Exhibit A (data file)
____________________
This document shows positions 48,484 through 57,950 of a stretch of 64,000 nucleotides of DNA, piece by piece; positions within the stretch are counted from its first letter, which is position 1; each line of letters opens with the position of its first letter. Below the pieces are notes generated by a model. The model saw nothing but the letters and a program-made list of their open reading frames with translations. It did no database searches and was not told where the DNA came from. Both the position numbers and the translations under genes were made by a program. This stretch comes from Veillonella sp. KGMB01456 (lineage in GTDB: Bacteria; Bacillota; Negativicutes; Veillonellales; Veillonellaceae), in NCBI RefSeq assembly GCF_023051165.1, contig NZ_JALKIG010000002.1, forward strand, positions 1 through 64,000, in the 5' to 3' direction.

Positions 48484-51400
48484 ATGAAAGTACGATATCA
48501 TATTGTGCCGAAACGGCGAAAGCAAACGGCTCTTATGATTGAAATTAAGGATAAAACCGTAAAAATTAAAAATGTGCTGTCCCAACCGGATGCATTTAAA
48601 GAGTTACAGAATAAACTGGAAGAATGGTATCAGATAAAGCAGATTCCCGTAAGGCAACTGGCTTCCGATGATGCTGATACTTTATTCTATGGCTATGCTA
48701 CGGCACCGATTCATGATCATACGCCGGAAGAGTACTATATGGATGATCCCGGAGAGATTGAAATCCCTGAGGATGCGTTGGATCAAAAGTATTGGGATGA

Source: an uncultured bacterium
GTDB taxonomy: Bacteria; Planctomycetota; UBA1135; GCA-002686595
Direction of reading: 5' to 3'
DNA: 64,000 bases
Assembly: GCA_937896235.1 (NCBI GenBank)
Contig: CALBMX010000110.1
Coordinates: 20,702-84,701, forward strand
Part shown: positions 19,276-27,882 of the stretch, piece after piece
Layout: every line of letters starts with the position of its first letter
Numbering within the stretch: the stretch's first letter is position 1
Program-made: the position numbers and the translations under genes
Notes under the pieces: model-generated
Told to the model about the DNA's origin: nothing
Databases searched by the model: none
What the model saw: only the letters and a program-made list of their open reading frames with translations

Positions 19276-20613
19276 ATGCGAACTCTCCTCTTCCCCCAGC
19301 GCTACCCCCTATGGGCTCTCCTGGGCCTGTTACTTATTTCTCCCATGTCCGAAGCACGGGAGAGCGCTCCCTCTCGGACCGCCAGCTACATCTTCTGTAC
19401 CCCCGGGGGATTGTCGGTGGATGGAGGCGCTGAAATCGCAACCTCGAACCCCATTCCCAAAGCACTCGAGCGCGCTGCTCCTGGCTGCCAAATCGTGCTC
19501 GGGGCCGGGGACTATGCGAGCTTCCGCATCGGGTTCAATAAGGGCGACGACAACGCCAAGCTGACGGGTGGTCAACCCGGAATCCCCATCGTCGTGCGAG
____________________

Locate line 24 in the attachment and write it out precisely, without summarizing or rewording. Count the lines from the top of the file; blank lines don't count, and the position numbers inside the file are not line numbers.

19301 GCTACCCCCTATGGGCTCTCCTGGGCCTGTTACTTATTTCTCCCATGTCCGAAGCACGGGAGAGCGCTCCCTCTCGGACCGCCAGCTACATCTTCTGTAC